• Repeat 5 times: It is a fine day.

The number of characters in this is: 33

How much information is in here:

  • 3.1415 …

This is the value of pi. Suppose one million digits are displayed. None of the digits repeat, so you might be tempted to say that the amount of information is one million. Not so. The information can be represented succinctly as:

  • Pi to one million digits

Now the amount of information is just 24.

How much information is in here:

  • dkdl;eekrkpeosfdlzdmc;dsfkdopkfospkfs;dlkflas;krwe0q0–03ospaaj

This is just a random sequence of 63 characters. If any random characters will do, then the information can be represented simply as:

  • Random sequence of 63 characters

There are 33 characters.

Something is “information” if it is meaningful, non-random, and unpredictable [1].

How much information is in a rock? If we were to characterize all the properties (location, angular momentum, spin, velocity, and so on) of every atom in the rock, we would have a vast amount of information. A one-kilogram rock has 100000000000000000000000000000 (29 zeros) atoms. That’s one hundred million billion times more information than the genetic code of a human race. But for most common purposes, the bulk of this information is largely random and of little consequence. So we characterize the rock for most purposes with far less information just by specifying its shape, location, and the type of material of which it is made. Thus, it is reasonable to consider the information of an ordinary rock to be far less than that of a human even though the rock theoretically contains vast amounts of information.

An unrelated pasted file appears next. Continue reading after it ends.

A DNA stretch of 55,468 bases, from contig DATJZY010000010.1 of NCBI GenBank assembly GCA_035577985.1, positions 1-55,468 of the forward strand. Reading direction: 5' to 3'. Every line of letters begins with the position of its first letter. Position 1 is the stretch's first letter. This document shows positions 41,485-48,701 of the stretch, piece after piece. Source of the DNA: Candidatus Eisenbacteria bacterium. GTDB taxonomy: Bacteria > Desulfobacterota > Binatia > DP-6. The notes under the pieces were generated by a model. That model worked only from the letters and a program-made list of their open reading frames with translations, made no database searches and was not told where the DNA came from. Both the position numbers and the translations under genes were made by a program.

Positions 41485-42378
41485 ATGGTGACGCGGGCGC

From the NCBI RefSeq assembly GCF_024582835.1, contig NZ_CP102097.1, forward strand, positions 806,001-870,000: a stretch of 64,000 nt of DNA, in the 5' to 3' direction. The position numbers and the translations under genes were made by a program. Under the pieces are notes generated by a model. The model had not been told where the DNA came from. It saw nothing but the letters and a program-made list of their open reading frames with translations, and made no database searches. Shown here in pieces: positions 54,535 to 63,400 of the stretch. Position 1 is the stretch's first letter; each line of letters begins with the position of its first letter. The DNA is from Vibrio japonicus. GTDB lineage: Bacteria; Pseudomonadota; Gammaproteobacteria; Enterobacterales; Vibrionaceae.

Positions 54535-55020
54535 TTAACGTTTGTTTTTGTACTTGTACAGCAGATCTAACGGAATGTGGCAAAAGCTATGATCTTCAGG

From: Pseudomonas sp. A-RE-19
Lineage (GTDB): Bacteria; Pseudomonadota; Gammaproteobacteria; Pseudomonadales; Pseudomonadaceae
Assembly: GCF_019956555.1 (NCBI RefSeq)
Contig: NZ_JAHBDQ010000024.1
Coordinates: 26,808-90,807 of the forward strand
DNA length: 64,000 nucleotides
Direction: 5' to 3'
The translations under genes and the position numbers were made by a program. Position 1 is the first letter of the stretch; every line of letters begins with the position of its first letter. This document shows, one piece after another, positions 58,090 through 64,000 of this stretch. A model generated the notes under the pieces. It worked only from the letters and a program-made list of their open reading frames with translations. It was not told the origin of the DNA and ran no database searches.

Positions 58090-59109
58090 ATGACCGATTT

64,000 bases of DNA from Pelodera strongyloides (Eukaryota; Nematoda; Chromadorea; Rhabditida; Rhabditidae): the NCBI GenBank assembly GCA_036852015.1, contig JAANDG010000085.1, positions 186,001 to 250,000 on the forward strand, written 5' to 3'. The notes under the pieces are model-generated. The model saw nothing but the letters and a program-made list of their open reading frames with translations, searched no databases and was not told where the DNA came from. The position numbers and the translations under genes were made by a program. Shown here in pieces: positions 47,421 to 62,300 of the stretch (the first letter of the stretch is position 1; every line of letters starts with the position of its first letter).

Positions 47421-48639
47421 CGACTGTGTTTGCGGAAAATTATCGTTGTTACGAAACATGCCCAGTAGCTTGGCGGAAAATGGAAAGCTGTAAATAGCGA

[1] If you know what’s going to be said (i.e. it’s predictable) then it’s not information.

– – Extracted from The Singularity is Near by Ray Kurzweil

If you know that you are not sure, you have a chance to improve the situation

August 17, 2007

“All scientific knowledge is uncertain”

“It is necessary and true that all of the things we say in science, all of the conclusions, are uncertain, because they are only conclusions.  They are guesses as to what is going to happen, and you cannot know what will happen, because you have not made the most complete experiments.”